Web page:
How to Use the Marquee Tool in Photoshop

The Marquee is the simplest and, in some ways, the most obvious of selection tools in Photshop. Unlike all other selection tools, it is ‘subject independent’, meaning that whereas tools such as the Lasso and Magic Wand are designed to follow the contours of an object within the image, the Marquee makes a selection based on a geometric form within the image frame.

Though some applications permit a range of shapes (such as stars or polygons), the universal implementation of the Marquee uses rectangular or oval shapes.

To make a selection, first select the Marquee tool, then click the mouse at the intended start position (typically the top left hand corner). Next, you drag the mouse to the opposite corner. If you wish to draw a square or circle, there is often a modifier key – a key that is pressed while dragging the mouse. In the case of Photoshop, the modifier is the shift key.

Using the Marquee

Bearing in mind that the Marquee does not make a selection on the basis of the contents of an image, on what occasions does it come into its own? A principal use is to crop images. Though there are dedicated crop tools, the Marquee can also be used to define the part of the image to be retained.

If you wanted to trim this image to retain only the central rose, you would drag the Marquee across the area you wished to save. The Marquee is marked by a dotted line, often referred to as ‘marching ants’ on account of its animated appearance. Selecting the Crop command from the menu (or pressing a Crop button) removes the area outside your selection. It is important to note that the cropped image will be proportionately smaller than the original.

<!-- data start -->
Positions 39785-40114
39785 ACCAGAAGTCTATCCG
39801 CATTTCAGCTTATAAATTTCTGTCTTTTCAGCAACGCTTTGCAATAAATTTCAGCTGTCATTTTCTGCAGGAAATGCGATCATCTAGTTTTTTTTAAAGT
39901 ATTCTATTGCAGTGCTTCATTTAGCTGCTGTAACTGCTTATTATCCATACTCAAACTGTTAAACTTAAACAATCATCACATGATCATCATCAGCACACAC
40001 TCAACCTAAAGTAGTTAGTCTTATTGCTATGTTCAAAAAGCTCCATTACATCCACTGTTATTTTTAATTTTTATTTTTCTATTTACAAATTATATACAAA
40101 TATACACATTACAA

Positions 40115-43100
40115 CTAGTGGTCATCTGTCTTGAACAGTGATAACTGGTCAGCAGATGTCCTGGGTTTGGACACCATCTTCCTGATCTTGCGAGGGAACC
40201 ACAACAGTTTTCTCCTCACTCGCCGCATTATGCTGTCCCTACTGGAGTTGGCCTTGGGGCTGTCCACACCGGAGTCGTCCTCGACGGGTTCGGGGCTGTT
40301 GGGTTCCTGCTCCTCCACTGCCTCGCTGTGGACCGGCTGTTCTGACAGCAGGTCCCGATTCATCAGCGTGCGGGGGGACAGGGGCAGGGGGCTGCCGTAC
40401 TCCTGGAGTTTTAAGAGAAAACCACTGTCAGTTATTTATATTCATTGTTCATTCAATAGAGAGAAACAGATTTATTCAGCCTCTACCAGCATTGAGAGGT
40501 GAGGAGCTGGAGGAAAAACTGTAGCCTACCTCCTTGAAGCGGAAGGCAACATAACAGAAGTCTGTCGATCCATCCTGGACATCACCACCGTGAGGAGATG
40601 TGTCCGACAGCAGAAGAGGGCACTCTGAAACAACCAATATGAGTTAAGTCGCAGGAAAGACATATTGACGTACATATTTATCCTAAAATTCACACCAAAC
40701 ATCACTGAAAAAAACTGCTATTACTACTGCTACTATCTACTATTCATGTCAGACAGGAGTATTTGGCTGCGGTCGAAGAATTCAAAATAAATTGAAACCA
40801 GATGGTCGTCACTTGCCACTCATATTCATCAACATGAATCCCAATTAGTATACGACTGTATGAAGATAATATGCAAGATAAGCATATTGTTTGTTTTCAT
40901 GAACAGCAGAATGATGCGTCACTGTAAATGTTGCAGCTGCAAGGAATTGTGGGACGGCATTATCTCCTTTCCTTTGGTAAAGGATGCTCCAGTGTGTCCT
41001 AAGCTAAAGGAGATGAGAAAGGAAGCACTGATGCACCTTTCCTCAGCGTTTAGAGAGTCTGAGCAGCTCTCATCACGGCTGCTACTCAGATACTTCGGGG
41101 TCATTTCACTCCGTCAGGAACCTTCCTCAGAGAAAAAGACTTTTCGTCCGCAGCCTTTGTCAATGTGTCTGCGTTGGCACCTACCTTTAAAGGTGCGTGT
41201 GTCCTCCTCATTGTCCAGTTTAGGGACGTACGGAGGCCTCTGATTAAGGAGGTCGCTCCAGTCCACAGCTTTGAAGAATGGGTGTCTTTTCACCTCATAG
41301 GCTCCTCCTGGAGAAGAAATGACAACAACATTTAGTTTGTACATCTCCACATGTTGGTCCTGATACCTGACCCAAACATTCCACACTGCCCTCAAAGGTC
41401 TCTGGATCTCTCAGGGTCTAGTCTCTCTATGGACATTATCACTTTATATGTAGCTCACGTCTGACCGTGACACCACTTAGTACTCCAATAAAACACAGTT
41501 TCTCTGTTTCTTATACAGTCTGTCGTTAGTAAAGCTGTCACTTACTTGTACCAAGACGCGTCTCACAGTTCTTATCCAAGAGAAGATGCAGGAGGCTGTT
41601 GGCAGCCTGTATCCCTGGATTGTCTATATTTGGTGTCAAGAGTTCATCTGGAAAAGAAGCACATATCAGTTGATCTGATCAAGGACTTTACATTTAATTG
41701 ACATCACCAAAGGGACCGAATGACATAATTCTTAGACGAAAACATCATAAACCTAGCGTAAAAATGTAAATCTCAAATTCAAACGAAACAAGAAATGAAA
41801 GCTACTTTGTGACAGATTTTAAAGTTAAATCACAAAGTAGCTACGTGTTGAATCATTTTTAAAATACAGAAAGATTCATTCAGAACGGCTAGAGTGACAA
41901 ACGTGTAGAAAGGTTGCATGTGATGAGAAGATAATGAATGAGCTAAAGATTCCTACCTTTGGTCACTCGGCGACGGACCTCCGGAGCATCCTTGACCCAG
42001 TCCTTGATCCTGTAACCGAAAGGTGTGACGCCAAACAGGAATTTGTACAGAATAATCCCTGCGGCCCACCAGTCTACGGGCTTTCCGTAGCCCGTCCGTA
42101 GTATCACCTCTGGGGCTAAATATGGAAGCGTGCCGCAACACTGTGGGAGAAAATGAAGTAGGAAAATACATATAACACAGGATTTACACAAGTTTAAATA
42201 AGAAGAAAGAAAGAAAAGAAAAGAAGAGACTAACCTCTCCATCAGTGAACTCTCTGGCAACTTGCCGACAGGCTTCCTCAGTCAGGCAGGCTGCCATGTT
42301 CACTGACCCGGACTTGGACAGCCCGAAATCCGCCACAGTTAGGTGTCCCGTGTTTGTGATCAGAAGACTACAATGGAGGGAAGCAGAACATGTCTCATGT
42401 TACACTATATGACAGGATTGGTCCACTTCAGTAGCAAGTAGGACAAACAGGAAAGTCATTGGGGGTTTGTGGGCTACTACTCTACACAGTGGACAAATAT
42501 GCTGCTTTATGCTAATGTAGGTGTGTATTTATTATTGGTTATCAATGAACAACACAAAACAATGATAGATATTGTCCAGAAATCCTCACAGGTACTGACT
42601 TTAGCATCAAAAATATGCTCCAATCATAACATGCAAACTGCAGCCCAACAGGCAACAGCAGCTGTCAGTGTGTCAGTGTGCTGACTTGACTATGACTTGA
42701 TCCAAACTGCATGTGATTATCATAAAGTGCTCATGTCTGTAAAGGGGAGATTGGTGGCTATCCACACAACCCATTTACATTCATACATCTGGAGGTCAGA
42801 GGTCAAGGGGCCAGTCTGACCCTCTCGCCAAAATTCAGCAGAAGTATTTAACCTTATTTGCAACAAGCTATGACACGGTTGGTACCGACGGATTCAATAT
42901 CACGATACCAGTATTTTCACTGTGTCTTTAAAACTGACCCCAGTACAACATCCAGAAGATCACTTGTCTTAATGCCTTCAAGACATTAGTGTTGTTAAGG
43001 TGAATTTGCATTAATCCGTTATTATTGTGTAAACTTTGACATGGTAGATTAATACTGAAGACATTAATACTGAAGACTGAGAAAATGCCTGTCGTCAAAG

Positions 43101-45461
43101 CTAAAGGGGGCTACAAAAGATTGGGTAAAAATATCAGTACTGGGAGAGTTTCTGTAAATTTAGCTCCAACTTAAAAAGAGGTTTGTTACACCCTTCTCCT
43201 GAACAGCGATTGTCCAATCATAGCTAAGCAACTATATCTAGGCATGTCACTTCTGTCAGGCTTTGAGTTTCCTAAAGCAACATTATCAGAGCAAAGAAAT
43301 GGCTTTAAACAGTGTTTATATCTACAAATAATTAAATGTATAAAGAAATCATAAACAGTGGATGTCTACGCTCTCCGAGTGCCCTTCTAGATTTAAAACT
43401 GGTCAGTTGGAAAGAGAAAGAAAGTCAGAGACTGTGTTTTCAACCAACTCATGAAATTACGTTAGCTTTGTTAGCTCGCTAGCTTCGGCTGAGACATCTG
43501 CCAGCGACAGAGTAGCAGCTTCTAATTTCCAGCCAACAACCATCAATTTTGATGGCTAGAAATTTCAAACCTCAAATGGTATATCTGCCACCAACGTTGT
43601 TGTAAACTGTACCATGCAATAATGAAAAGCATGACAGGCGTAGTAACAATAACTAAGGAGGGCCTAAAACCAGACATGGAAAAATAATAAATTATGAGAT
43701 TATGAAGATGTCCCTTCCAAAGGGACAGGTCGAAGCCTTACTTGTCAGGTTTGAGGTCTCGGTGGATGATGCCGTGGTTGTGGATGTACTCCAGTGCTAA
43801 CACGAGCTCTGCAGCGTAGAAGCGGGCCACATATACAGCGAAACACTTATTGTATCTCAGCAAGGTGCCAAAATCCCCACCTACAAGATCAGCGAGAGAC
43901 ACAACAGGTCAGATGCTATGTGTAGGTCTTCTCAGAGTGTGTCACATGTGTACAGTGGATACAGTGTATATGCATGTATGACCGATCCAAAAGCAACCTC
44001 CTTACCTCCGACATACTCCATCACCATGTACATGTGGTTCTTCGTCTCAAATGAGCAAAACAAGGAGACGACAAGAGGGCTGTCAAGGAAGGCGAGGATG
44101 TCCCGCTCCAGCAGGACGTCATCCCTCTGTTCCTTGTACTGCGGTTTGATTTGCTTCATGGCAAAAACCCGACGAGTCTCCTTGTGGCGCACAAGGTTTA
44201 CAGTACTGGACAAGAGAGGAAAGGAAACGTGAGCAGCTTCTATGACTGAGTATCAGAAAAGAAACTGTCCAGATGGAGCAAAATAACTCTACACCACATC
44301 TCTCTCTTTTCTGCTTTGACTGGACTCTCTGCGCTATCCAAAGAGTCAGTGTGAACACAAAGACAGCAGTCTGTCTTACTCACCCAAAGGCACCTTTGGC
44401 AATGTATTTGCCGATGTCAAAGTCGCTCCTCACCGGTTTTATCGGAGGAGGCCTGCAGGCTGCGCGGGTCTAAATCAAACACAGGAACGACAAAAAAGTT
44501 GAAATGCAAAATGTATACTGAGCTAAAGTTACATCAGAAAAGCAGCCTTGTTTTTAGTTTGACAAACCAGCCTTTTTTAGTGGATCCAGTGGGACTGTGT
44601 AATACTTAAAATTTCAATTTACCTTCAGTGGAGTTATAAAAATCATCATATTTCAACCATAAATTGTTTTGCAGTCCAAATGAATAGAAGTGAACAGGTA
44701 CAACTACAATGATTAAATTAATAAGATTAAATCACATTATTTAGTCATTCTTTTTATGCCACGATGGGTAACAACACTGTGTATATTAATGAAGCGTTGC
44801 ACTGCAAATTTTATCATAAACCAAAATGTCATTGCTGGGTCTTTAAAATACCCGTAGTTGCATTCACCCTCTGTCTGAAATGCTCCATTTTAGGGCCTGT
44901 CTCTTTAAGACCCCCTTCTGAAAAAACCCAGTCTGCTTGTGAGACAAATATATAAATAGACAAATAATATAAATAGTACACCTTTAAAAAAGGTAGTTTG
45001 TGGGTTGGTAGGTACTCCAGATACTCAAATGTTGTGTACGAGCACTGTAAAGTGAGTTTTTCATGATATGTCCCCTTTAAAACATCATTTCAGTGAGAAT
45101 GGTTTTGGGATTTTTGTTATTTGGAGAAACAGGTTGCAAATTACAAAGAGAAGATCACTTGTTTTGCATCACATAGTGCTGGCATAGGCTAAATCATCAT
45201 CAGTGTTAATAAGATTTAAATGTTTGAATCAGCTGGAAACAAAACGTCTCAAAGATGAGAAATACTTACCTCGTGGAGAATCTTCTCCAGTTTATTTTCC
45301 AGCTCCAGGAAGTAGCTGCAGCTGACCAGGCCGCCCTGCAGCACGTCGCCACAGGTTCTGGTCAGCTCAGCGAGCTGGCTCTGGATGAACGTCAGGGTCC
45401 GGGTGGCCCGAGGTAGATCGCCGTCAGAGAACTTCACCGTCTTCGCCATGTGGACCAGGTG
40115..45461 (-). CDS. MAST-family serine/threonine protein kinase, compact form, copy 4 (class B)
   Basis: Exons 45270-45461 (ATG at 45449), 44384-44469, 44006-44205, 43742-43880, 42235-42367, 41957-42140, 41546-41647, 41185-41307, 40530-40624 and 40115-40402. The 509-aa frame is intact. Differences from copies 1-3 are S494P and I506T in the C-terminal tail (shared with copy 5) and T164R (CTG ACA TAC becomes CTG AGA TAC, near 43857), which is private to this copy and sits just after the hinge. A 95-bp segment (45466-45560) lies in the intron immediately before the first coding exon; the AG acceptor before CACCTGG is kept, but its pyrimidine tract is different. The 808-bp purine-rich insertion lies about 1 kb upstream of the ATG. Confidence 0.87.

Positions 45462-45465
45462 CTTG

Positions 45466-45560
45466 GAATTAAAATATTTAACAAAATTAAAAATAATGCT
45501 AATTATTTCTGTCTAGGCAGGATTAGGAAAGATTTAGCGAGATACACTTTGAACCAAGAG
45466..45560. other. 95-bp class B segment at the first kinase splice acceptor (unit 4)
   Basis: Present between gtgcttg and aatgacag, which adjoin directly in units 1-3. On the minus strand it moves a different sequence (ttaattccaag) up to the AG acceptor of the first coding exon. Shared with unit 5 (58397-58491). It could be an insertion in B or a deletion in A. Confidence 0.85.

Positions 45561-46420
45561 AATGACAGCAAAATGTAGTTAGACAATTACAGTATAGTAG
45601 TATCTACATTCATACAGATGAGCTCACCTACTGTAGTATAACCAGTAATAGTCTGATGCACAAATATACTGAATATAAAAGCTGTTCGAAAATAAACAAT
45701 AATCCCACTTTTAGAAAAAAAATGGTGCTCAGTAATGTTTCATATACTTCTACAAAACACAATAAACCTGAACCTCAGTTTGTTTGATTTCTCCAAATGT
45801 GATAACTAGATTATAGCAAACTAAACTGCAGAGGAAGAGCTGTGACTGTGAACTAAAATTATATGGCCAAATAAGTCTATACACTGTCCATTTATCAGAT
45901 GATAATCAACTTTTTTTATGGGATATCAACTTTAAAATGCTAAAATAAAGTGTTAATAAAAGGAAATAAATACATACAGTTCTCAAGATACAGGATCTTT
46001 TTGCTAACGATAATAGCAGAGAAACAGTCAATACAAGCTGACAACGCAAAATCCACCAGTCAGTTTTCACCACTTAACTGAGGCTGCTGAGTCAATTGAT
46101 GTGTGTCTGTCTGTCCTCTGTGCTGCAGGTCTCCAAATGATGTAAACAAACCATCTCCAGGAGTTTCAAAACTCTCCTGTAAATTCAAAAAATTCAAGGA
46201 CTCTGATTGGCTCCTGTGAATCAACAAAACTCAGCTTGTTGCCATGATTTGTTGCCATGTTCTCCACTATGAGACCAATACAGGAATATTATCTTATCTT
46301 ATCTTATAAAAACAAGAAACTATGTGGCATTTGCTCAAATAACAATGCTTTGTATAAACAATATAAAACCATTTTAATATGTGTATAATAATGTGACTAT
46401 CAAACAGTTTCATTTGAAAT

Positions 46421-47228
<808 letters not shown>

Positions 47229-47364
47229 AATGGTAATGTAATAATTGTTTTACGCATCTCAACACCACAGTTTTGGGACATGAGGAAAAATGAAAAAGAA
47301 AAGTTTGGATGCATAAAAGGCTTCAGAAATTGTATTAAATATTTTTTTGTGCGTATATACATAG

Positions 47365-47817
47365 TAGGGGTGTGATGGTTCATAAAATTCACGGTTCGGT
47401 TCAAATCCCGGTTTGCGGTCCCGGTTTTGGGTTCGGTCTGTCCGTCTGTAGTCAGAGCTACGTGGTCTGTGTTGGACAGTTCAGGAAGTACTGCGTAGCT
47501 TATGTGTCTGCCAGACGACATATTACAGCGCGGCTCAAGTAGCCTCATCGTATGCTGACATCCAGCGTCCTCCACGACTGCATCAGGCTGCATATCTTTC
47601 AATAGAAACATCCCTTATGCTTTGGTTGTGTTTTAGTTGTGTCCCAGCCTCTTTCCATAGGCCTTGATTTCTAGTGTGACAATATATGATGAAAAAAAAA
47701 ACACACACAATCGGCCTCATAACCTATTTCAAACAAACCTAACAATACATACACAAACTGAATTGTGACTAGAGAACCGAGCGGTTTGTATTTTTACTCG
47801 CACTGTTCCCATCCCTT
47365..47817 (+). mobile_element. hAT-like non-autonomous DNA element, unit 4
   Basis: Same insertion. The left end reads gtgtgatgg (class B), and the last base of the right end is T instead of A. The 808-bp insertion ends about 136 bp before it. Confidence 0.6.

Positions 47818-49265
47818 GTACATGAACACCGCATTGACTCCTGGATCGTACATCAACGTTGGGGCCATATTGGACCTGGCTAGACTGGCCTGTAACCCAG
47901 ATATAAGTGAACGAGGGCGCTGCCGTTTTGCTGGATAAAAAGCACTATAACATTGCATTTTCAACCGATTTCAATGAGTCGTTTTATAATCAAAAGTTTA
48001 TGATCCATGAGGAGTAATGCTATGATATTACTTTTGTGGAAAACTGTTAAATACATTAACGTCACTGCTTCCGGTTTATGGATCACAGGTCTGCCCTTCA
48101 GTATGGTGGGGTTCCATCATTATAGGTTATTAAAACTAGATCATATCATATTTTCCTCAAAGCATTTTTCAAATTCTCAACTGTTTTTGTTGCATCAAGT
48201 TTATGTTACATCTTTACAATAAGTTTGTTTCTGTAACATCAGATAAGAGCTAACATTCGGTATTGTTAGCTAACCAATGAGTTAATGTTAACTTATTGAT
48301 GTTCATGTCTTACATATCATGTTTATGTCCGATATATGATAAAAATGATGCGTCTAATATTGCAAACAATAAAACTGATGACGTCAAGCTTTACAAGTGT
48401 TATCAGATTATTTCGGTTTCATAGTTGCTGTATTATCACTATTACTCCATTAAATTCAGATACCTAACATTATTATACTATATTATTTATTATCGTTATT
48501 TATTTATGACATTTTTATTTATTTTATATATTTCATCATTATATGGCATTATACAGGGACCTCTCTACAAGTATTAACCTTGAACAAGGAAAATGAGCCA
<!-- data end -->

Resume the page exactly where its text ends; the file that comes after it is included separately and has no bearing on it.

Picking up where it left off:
Using the Marquee to add print borders

You can use a similar procedure to the one just described to create borders around prints. This time, rather than cropping to the Marquee boundary, you will remove the surroundings of the image but maintain the original image dimensions. Here’s how.

  • Draw the Marquee over your image to leave a slim, regular border all round.
  • Invert the image selection. This makes the border active, rather than the area within the Marquee. The Invert selection command is usually found in the Select menu.
  • Choose a color for your border. Make this your background color. For clarity, choose white color: this is the normal default background color in most image editors.
  • Press delete. The image in the border area will disappear to be replaced with the border color.
  • Repeat the process, drawing a border around the image and a fine piece of the black border. Change the background color to white and press delete.

For a more sophisticated effect, you could add a black keyline around the image between the print area and the border.

Filed Under: Computers & Technology


About the Author: Justin Belden is a freelance web & graphic designer with over 15 years' experience. He is also an Avid member of the Design/Development community and a Serial Blogger who loves to help people by sharing interesting and informative tips and trick related to computer and technology.

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